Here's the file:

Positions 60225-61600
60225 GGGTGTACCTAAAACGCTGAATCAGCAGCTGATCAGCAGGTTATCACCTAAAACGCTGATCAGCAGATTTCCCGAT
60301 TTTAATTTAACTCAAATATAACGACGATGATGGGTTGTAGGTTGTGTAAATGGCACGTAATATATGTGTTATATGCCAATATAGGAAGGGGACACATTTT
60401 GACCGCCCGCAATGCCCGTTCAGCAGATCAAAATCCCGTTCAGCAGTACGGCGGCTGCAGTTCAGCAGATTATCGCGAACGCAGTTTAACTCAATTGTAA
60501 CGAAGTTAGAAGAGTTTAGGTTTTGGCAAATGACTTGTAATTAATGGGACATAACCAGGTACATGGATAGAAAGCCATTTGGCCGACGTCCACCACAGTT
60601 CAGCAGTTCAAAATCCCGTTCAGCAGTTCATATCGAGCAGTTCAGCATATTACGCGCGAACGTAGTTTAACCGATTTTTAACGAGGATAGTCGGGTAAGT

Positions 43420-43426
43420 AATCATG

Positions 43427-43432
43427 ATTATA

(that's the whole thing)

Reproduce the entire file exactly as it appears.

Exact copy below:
Positions 60225-61600
60225 GGGTGTACCTAAAACGCTGAATCAGCAGCTGATCAGCAGGTTATCACCTAAAACGCTGATCAGCAGATTTCCCGAT
60301 TTTAATTTAACTCAAATATAACGACGATGATGGGTTGTAGGTTGTGTAAATGGCACGTAATATATGTGTTATATGCCAATATAGGAAGGGGACACATTTT
60401 GACCGCCCGCAATGCCCGTTCAGCAGATCAAAATCCCGTTCAGCAGTACGGCGGCTGCAGTTCAGCAGATTATCGCGAACGCAGTTTAACTCAATTGTAA
60501 CGAAGTTAGAAGAGTTTAGGTTTTGGCAAATGACTTGTAATTAATGGGACATAACCAGGTACATGGATAGAAAGCCATTTGGCCGACGTCCACCACAGTT
60601 CAGCAGTTCAAAATCCCGTTCAGCAGTTCATATCGAGCAGTTCAGCATATTACGCGCGAACGTAGTTTAACCGATTTTTAACGAGGATAGTCGGGTAAGT

Positions 43420-43426
43420 AATCATG

Positions 43427-43432
43427 ATTATA